I don't have much to say to you today, readers, except that I have a hot pot of potato-leek soup simmering away on the stove, garlic roasting in the oven, and a book on my bed waiting for me. I'm fortunate to have the family I have -- unconditionally sweet, supportive and fun -- and friends who really are with me 24 hours a day in some capacity or another. There's a lot to love and to be thankful for this year, not least that I'm still able to appreciate a dinner of a couple eggs fried simply in butter and eaten with good bread and radishes on a warm October night.


A recipe for Thanksgiving

I do not like pumpkin pie.

There, I've said it.

I think pumpkin is an absolutely fabulous thing. In fact, along with plaid, apple picking and boots, it's what I would call a true marker of autumn. I don't know about you, but my plans include turning orange this season.

Enjoying a pumpkin spice latte while taking a mid-morning walk on a crisp, cool day. Pasta tossed with pumpkin, bacon, and sage. Pumpkin tacos, if you're so inclined. I introduced you to the joys of pumpkin oatmeal. We've eaten pumpkin pancakes. I'm a particularly big fan of pumpkin bread -- I adapted Julie's version to great success for those looking for a winner of a recipe -- and pumpkin risotto. And last year, I brought Laura Calder's squash cake to Thanksgiving dinner at my uncle's cottage.

Now, the cake was good. We all liked it and the texture was especially nice. But it was also a little on the boring side. This is all well and good after a large meal, I think, and in general I tend to prefer my dessert on the less-sweet side of the scale. However, to a family accustomed to and in love with pumpkin pie, it was a little underwhelming I'm sure.

I've gone back to the drawing board this time. Maple syrup. Whisky. Brown sugar. Nutmeg. Cinnamon. Ginger. I'd like to give pumpkin pie a run for its status. I don't know about you, but I'm headed out of dodge this weekend to enjoy some time at the cottage again -- reading, kayaking, listening to Motown, playing Mexican Train, roasting marshmallows, and refining my bartending skills. It sounds promising.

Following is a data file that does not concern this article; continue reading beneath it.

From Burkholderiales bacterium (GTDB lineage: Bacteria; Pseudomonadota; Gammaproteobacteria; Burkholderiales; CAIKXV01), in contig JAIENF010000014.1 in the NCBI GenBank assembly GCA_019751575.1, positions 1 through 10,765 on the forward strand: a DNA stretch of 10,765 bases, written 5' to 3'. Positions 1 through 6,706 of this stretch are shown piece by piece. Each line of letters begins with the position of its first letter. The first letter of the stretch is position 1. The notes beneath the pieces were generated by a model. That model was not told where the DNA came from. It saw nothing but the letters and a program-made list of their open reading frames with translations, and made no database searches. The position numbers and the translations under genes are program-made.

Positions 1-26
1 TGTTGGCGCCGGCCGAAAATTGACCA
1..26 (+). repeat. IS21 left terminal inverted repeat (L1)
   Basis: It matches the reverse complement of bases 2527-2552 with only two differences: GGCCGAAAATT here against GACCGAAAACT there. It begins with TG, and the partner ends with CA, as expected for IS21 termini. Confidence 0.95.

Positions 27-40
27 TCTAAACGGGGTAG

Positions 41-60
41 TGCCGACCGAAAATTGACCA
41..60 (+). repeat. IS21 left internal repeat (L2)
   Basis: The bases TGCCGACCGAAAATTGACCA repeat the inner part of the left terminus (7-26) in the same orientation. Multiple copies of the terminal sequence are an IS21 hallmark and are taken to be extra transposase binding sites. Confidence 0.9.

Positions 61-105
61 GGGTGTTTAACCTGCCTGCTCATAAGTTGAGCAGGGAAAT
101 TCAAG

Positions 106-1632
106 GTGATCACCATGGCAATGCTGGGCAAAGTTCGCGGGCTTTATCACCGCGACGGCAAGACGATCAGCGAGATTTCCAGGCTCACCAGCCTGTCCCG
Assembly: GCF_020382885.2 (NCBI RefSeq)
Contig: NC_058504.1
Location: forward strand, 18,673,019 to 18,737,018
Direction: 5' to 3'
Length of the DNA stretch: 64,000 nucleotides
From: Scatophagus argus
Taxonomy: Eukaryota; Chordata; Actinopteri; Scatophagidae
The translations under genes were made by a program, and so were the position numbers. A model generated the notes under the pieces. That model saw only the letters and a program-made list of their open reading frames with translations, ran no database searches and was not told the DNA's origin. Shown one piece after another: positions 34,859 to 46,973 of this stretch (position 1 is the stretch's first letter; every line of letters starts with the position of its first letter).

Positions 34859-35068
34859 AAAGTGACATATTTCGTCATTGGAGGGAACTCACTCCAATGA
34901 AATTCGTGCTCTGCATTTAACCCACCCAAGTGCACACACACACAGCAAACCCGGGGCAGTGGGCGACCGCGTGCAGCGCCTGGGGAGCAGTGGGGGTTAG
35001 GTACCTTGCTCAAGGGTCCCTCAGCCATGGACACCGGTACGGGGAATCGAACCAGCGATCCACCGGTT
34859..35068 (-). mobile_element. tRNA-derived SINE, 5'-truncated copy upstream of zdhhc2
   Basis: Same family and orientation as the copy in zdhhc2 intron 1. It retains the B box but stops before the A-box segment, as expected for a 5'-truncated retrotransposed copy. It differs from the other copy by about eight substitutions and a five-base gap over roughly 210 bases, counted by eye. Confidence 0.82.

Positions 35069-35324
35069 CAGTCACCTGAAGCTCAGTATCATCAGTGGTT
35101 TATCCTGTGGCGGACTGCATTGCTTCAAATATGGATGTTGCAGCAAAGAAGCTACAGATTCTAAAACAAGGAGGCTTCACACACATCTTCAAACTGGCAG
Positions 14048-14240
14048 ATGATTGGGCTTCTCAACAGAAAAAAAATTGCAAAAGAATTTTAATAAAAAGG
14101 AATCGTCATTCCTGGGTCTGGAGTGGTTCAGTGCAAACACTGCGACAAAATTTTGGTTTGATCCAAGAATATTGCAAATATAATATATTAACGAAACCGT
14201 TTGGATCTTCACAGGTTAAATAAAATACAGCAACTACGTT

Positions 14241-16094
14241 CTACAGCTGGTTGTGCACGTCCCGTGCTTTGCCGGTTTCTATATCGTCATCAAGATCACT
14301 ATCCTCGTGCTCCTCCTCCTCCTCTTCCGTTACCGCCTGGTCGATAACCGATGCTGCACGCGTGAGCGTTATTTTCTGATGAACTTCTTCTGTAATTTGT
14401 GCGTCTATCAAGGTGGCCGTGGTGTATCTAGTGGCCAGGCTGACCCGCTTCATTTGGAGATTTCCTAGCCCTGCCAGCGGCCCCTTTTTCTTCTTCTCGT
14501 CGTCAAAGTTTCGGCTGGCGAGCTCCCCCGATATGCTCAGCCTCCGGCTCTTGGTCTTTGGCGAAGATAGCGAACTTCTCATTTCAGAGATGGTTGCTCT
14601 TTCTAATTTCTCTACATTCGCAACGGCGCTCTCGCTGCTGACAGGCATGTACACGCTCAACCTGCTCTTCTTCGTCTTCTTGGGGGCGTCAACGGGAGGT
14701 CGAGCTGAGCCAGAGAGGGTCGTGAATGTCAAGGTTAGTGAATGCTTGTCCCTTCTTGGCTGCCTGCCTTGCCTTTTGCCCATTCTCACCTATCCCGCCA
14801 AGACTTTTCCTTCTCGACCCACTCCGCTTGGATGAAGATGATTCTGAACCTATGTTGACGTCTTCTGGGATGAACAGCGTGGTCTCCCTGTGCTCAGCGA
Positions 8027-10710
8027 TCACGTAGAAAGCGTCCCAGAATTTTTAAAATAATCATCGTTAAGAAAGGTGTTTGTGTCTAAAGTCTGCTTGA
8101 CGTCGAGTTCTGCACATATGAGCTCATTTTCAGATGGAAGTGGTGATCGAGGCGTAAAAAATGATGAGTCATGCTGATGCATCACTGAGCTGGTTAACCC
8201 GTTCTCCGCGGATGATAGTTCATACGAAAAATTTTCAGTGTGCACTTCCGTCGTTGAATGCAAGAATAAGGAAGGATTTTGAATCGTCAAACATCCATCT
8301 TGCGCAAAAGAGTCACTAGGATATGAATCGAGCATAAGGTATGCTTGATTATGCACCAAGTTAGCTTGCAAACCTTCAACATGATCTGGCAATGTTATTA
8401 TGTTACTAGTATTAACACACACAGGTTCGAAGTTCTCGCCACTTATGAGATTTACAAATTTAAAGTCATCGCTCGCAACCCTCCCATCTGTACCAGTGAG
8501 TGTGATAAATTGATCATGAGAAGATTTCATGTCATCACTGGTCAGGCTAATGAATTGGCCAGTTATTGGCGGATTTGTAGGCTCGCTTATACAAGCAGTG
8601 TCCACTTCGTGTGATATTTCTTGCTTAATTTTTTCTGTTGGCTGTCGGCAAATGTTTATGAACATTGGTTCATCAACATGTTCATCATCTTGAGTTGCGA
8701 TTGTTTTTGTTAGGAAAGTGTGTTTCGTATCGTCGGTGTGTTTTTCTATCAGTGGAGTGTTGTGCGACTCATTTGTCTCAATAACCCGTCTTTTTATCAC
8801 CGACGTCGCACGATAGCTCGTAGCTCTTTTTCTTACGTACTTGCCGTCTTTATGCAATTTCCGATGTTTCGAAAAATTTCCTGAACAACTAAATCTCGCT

And, I'll add, so does this cake.

Maple Whisky Pumpkin Cake

Yields about 8 slices

3 eggs, separated
1/2 cup light brown sugar, packed
1/4 cup pure maple syrup (dark, or Grade-C, recommended)
1/3 cornstarch
1/4 cup coconut flour or alternative
2 cups pureed pumpkin
1/4 cup whisky (I like 40 Creek)
1 tbsp ground cinnamon
21/2 tbsp ground ginger
1 tsp ground nutmeg
Pinch of salt

1. Pre-heat oven to 350F and grease a springform pan. Cream egg yolks with sugar until well combined.
2. Add in pumpkin, maple syrup, whisky,  spices and salt.
3. Mix until thoroughly combined.
4. In a separate bowl, beat egg whites until stiff peaks form.
5. Gently fold egg whites into the batter and mix in.
6. Add in any nuts (walnuts, pecans, etc.) that you may like at this point.
7. Gently fold mixture into springform pan and bake until a toothpick comes out clean and the sides are crisp, about 50 minutes - 1hr. Serve warm with cinnamon whip cream or creme fraiche.


Breakfast around here looks like this: a pumpkin oatmeal recipe

I know there are people who don't eat breakfast. I'll admit, I don't really understand these people. I love breakfast. It's the one time of the day when mixing peanut butter and wildflower honey in with my whole grains seems perfectly acceptable, when a bowl of granola sweetened with maple syrup and brown sugar passes for health food. This is not to say I'm someone who adores sweets -- I'm not. But come fall you're most likely to find me puttering around in the kitchen, nursing a pot of oats over an open flame. Gone are the days of light lunches and quick breakfasts of yogurt and fruit or fried eggs. After all, what is more soul-satisfying than a hot bowl of grains?